My daughter is very tenderhearted. For a long time we avoided the subject of death, which means we avoided pretty much all Disney movies. But when she was 4 years old she was coloring at the kitchen table. She looks up at me with her big, brown eyes and asks “Mommy, am I going to die?”
In that moment I made a split second decision to tell the truth. I simply said “yes”
I made the wrong decision. Lies. That’s what I should have gone with…
Lies of unicorns, rainbows and life everlasting.
Her big brown eyes filled with tears. She threw her arms around me and sobbed. Her heart is pressed against mine and I feel it as it shatters.
My heart breaks too. Not because of her inevitable death, but just because of innocence lost. And I lost all ability to speak. I can’t tell her that she likely has another 80-90 years. I can’t explain the hope of an afterlife. Nothing. I open my mouth but nothing comes out. I completely lose the ability to communicate.
My son is gifted in seeing the lighter side of things. He’s barely 2 at the time but is getting increasingly annoyed at the situation. He blurts out “People don’t got died. ONLY dinosaurs get got died.”
He makes me laugh, as he usually does. The tension in the room dissipates. I regain the ability to speak. We have a conversation about death. And though death is sad, it’s a natural part of life.
People prepare for death. We make wills. Advanced directives for our health care. We take out life insurance policies. Some of us even plan our funerals and pick out caskets. We don’t face death unprepared.
People also prepare for retirement. People have financial advisers and investment portfolios. We count down the days to retirement, we plan parties with cakes and gold watches.
But what about the space between?
Between retirement and death? During that time we age. Granted, we are all aging, even right now. But it seems to become evident in our twilight years. And we do not prepare for aging. Not at all.
I know that people don’t prepare for aging because I get thrown into the mix when an injury or illness happens. I am a hospital based Physical Therapist. So people don’t see me with shin splints or tennis elbow. I’m the person people see just after their world has fallen apart.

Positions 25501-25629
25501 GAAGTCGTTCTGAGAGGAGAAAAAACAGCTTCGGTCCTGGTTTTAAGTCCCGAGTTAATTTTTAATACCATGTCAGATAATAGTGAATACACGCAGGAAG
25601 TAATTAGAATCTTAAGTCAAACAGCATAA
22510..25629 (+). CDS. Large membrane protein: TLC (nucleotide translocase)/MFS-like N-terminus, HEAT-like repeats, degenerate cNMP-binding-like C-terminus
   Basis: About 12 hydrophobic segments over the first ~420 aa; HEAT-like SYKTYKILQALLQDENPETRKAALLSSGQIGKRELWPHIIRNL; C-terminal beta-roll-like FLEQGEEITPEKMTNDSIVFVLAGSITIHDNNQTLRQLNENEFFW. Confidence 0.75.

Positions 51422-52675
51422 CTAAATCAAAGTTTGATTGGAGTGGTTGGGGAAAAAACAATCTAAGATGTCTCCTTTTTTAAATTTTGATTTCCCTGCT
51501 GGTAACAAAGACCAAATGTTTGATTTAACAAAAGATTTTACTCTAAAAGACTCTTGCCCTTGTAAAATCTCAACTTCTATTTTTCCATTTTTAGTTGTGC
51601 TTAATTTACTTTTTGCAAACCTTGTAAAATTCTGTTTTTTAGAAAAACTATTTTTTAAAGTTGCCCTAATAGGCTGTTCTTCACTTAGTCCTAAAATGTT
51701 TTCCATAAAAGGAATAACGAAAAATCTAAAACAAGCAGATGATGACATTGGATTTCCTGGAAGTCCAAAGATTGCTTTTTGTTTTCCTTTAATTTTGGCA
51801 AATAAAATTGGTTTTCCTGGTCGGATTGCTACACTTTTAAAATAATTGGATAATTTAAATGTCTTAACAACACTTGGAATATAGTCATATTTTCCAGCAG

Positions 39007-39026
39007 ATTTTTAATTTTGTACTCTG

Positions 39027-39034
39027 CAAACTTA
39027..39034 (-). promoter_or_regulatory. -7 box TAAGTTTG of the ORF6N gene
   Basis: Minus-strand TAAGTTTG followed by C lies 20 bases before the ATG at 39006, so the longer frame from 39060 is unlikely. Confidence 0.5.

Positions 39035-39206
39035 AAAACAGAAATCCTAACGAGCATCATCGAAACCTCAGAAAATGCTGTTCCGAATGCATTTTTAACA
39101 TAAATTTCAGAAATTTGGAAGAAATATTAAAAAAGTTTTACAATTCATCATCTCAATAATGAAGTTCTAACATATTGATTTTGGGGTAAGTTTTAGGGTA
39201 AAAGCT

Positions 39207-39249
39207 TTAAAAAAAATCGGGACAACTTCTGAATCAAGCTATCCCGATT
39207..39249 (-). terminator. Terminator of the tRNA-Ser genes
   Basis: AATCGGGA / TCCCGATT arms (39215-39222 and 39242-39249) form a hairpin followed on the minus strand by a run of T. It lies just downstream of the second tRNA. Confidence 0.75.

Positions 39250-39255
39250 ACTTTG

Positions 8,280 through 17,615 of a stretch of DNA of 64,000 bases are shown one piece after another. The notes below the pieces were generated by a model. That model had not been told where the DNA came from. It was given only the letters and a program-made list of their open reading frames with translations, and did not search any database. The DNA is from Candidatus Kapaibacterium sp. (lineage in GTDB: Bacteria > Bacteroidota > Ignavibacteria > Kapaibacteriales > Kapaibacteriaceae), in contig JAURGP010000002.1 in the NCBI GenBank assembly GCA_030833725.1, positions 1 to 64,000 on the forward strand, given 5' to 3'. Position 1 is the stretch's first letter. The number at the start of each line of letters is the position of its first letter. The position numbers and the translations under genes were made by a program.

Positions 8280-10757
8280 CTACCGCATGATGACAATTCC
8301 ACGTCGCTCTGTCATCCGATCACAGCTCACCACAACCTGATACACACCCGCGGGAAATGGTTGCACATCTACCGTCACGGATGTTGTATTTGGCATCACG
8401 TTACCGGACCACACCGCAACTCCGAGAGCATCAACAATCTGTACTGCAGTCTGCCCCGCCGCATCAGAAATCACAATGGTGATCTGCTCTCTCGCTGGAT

I’m the person people see after a devastating stroke. I come in hours after the doctor delivers the news that someone is paralyzed and will never walk again. I see people after a cancer diagnosis is made or a limb has been amputated. I’m the person who helps people get out of bed after surgery. To begin to face the challenges that life has given you.
People don’t plan for injury.
They don’t plan for illness.
Something life altering occurs and they have no idea what to do.
People plan for other devastating events. We have a fire escape plan. Is there a tornado or hurricane is heading our way? We know what to do. People plan. We hope these things never happen, but we are prepared if they do.
But perhaps planning for aging is different because it involves facing your own mortality. We don’t like to think about it. So we just ignore it, even though are aging is much more likely to occur than a fire or natural disaster.
So today I’d like to offer you 2 ways you can plan to age, so if the unfortunate happens you are not totally blindsided.
First, create a support system. This piece is crucial, if you do nothing else, please do this. Support systems look different to different people. Sometimes it includes family, sometimes it does not. Who’s going to bring you food? Can someone drive you to appointments? Who is your support system?
Second, consider your environment. If you 78 years old with Parkinson’s disease, then living in a 3 story town home is not likely to work. But even if you are young and healthy, what are your options if an injury occurs and you can no longer manage stairs. Or if you have cancer and the chemo treatments leave you so weak you can barely make it to your front door. What are your options? Can you put a bed downstairs? Is there an accessible shower? Can you afford an extended stay hotel for several weeks?
You have an emergency plan in place for fire and natural disasters. You’ve set up wills and retirement accounts. But today I challenge you to have a plan if you face an injury or illness. Who will support you? Can you live in your home? What options do you have?
This article is a guest blog by Rachel Blackwood, a physical therapist and aging in place specialist for Designing Independence.